On 14 May 1949, Blue was recommissioned and assigned to Destroyer Division 72, Pacific Fleet. After undergoing overhaul at San Francisco Naval Shipyard between June and September, she returned to Pacific Reserve Fleet and was decommissioned at San Diego 12 December 1949.
Blue was again placed in commission 15 September 1950 and reported to Destroyer Division 131, Pacific Fleet. After engaging in training exercises off the coast of California, she departed San Diego early in 1951 and arrived at Yokosuka, Japan, 23 January. She operated in Korean and Japanese waters until August. During this period she steamed with Task Force 77 (TF 77) off the east coast of Korea, carrying out screening, life guard, and fire support duties. Late in 1951 Blue proceeded to the United States for a general overhaul at San Francisco Naval Shipyard. She returned to the combat area in April 1952 and resumed operations with TF 77 off the coast of Korea. During September–October, with Task Group 95.20 (TG 95.20) and TF 76, she performed patrol duty and provided gunfire support during salvage operations.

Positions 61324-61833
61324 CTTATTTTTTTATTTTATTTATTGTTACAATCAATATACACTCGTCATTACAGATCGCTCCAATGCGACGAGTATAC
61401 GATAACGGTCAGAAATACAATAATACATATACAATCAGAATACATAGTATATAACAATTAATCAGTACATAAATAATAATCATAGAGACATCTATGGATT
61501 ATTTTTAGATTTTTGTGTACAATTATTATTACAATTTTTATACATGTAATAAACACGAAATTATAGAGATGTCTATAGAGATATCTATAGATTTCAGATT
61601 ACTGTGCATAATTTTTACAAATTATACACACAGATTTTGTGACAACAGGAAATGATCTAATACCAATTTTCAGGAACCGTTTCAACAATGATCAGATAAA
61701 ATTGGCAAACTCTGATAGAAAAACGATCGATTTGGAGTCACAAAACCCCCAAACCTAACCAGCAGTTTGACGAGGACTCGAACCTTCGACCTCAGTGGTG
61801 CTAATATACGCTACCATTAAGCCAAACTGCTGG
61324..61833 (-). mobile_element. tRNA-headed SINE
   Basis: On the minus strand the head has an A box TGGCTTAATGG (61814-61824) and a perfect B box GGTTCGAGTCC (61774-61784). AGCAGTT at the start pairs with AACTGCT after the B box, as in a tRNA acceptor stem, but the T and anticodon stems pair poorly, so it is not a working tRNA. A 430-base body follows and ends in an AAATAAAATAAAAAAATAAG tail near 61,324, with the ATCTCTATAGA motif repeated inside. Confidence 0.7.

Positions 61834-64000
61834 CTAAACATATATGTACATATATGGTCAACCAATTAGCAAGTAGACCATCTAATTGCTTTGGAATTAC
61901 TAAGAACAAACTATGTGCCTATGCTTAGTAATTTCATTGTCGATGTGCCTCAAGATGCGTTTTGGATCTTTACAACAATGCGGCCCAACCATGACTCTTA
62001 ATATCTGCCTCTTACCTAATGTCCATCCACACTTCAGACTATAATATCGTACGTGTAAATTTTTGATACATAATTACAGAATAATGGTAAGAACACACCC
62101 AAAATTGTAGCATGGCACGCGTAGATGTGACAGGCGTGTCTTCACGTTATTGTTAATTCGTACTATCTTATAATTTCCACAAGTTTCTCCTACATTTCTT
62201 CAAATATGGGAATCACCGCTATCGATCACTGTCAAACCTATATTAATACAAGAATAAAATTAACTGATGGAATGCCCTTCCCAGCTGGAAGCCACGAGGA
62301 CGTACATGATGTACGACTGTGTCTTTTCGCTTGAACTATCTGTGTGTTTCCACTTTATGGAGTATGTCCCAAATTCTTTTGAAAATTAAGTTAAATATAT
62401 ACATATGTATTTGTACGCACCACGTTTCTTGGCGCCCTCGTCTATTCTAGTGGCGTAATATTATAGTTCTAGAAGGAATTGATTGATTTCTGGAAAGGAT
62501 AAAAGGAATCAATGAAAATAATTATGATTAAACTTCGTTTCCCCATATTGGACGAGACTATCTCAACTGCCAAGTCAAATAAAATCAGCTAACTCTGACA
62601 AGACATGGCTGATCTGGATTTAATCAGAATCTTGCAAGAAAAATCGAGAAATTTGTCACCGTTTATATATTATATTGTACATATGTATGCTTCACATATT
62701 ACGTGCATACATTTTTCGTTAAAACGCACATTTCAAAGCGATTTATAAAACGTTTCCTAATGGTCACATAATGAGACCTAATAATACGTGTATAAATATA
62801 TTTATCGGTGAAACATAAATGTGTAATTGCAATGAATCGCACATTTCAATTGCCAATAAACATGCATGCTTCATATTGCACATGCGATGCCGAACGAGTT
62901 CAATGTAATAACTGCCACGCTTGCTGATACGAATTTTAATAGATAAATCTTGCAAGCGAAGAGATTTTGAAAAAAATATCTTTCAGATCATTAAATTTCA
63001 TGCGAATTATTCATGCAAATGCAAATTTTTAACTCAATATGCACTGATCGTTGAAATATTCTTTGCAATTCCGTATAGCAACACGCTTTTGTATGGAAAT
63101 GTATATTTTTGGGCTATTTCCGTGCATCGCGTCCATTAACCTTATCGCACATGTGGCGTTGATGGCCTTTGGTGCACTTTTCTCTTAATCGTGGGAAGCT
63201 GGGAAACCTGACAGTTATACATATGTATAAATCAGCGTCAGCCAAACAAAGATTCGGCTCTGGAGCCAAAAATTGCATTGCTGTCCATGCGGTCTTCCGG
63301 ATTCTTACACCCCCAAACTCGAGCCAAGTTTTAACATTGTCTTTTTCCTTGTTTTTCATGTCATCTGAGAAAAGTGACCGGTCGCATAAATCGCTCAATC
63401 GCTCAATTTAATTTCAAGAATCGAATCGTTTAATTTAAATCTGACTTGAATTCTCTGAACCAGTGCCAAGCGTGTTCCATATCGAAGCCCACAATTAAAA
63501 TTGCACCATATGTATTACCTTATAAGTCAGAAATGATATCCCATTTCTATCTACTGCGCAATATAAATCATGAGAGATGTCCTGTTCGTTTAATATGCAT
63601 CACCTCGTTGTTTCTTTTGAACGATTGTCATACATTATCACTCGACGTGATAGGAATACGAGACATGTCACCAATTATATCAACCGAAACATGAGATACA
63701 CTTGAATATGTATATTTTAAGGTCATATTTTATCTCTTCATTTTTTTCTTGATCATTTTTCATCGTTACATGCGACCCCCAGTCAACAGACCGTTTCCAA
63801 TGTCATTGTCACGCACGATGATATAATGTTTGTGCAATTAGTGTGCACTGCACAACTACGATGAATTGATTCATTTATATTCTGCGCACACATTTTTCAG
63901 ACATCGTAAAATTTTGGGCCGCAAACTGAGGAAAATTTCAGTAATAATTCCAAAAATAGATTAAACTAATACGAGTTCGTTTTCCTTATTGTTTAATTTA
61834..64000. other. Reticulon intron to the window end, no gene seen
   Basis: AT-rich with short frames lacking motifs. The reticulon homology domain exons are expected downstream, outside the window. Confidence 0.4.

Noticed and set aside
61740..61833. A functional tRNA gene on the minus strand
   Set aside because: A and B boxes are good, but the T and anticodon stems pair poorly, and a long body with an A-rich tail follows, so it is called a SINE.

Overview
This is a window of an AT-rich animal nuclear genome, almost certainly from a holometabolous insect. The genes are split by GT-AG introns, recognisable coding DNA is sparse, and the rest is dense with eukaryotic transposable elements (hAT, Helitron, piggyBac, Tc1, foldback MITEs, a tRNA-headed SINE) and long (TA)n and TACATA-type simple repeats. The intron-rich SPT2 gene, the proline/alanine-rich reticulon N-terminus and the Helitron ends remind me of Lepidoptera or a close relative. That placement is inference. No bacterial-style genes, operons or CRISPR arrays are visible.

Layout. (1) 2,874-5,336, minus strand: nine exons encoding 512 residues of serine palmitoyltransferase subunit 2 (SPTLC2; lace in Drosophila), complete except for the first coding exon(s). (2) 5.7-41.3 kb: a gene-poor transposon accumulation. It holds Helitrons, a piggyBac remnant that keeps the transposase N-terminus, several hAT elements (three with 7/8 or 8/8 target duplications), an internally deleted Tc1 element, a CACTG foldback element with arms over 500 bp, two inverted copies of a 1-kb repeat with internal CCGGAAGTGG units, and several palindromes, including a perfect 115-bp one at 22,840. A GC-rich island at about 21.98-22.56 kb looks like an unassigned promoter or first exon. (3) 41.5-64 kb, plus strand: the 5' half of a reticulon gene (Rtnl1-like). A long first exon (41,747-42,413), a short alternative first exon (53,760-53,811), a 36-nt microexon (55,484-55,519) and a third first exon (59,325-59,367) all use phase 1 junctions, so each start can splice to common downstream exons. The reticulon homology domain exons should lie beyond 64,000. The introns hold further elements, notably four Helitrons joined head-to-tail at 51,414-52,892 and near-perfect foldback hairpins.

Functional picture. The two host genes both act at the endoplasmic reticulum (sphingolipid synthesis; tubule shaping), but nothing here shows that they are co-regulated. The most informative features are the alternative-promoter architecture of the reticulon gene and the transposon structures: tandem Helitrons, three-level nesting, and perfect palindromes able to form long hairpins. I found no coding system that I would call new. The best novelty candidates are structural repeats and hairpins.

Returning to the United States in November 1952, she underwent overhaul and engaged in scheduled exercises off the coast of California until June 1953. On 13 June, she departed Long Beach, California, and arrived at Yokosuka 7 July. On the 17th, she resumed screening operations with TF 77 off the east coast of Japan with TG 96.7 and patrolled off Formosa until 19 October, when she returned to Korea. She returned to the west coast in December 1953.
In 1960-61 Blue underwent the FRAM II-modernization. She received a flight deck aft for QH-50 DASH drones aft, new Mk 32 torpedo tubes were placed where the older 21" ones had been. Following underway training and exercises, she departed 6 January 1962 with DesDiv 92 for a prolonged stay in the Far East. Yokosuka, Japan, served as her new home port. Periods of patrol duty preceded and followed SEATO operation “Tulungan”, the largest peacetime amphibious landing operation ever conducted in the western Pacific. During the next two years, the ship ranged widely over the Far East.
Since that time, Blue carried out the normal operating routine of the Pacific Fleet destroyers. She had conducted several tours of the Far East, and during the intervals between these cruises, she conducted local operations and type training along the west coast.
Blue was stricken 1 February 1974, and sunk as a target ship during a missile exercise off southern California on 28 April 1977.
Blue received six battle stars for her World War II service and six for Korea.
- This article incorporates text from the public domain Dictionary of American Naval Fighting Ships. The entry can be found here.
|This page uses Creative Commons Licensed content from Wikipedia (view authors).|